Punk icon Patti Smith has written a new essay for The New Yorker about her recent performance at the Nobel Prize ceremony.
Smith says she was booked to perform prior to Dylan being announced as a Nobel laureate, and decided to change her performance to suit the occasion - from one of her own tracks to one of Dylan's.
Smith played a cover of “A Hard Rain’s A-Gonna Fall” at the ceremony - it didn't go exactly to plan, but it was a captivating display nonetheless.
Today, in a new piece for The New Yorker, Smith writes about the performance:
"The opening chords of the song were introduced, and I heard myself singing. The first verse was passable, a bit shaky, but I was certain I would settle. But instead I was struck with a plethora of emotions, avalanching with such intensity that I was unable to negotiate them. From the corner of my eye, I could see the the huge boom stand of the television camera, and all the dignitaries upon the stage and the people beyond. Unaccustomed to such an overwhelming case of nerves, I was unable to continue. I hadn’t forgotten the words that were now a part of me. I was simply unable to draw them out.
"This strange phenomenon did not diminish or pass but stayed cruelly with me. I was obliged to stop and ask pardon and then attempt again while in this state and sang with all my being, yet still stumbling. It was not lost on me that the narrative of the song begins with the words 'I stumbled alongside of twelve misty mountains', and ends with the line 'And I’ll know my song well before I start singing'. As I took my seat, I felt the humiliating sting of failure, but also the strange realization that I had somehow entered and truly lived the world of the lyrics.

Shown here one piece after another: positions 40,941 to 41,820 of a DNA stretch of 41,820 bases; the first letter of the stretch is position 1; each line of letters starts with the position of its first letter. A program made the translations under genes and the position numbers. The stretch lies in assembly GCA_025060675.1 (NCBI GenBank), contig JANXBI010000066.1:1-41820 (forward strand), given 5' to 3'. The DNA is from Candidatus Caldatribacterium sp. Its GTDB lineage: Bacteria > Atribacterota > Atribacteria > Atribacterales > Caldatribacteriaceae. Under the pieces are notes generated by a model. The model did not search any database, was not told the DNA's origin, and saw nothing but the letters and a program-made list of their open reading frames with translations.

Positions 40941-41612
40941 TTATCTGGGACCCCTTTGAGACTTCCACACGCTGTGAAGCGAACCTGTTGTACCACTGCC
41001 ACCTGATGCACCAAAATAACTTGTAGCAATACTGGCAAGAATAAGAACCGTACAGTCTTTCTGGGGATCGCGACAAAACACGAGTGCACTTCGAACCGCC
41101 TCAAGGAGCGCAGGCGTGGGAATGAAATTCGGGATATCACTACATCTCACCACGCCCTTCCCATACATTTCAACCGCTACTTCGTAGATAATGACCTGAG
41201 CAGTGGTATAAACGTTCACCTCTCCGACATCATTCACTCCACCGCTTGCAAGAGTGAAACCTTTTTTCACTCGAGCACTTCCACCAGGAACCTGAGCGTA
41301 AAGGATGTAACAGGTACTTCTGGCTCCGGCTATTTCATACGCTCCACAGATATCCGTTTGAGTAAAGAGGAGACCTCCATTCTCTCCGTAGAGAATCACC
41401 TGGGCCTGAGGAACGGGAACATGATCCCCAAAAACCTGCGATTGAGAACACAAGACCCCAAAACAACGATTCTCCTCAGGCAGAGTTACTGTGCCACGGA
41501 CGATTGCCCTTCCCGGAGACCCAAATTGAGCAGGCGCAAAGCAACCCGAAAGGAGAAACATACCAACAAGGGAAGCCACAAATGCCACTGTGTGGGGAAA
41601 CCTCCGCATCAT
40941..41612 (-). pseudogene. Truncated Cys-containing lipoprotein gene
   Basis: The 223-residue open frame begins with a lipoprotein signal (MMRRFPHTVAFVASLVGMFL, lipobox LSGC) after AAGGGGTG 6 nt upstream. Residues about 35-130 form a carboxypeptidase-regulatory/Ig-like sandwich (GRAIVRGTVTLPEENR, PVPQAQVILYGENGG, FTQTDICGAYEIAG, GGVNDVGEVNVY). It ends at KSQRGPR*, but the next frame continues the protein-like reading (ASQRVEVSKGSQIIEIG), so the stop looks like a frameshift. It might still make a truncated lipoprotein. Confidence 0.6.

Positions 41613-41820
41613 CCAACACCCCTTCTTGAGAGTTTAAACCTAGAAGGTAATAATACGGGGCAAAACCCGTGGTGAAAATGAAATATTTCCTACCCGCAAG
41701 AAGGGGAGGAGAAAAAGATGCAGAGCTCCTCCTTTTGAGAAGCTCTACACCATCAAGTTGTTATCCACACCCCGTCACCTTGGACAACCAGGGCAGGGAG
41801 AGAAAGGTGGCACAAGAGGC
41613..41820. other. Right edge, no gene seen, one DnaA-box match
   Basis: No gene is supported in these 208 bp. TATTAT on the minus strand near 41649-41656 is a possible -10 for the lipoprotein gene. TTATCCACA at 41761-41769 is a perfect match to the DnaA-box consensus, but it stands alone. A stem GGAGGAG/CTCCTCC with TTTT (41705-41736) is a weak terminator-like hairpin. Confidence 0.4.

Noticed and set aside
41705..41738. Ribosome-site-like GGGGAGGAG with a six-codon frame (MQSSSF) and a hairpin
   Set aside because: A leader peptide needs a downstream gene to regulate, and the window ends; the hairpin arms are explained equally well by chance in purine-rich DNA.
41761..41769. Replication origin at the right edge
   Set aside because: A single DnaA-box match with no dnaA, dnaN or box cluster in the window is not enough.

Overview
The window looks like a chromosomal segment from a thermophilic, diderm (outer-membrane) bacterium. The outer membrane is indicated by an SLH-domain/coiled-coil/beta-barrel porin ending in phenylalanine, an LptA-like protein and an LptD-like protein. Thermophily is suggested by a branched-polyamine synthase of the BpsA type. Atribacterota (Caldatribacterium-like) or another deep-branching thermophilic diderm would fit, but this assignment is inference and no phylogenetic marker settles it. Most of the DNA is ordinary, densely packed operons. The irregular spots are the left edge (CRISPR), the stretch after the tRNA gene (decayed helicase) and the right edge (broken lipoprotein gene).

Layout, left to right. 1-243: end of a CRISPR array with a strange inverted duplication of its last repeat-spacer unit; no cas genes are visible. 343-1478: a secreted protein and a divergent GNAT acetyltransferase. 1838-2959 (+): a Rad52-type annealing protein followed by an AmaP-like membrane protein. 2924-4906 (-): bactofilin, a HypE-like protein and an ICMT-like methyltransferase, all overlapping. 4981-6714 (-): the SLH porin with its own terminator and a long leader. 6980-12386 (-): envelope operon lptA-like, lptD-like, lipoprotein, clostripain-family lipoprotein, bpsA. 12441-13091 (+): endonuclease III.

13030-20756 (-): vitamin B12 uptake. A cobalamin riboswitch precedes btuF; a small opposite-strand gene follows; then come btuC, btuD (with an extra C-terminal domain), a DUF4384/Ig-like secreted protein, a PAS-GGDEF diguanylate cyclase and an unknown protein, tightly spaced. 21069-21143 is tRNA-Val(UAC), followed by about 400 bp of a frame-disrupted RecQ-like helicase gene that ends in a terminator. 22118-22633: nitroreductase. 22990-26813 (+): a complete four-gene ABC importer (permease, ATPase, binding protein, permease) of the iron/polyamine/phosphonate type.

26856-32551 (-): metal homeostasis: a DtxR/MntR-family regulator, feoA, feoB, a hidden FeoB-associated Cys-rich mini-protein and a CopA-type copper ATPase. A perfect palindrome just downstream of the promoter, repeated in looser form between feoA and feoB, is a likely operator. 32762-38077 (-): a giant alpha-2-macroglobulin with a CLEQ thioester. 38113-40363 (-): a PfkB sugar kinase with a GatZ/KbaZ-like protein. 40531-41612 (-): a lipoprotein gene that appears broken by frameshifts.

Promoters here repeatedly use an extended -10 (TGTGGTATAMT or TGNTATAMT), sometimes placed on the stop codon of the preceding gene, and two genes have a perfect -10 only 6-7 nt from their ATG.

"Later, at the Nobel banquet, I sat across from the American Ambassador - a beautiful, articulate Iranian-American. She had the task of reading a letter from Dylan before the banquet’s conclusion. She read flawlessly, and I could not help thinking that he had two strong women in his corner. One who faltered and one who did not, yet both had nothing in mind but to serve his work well."
Smith also discusses her childhood and turning 70 in the essay.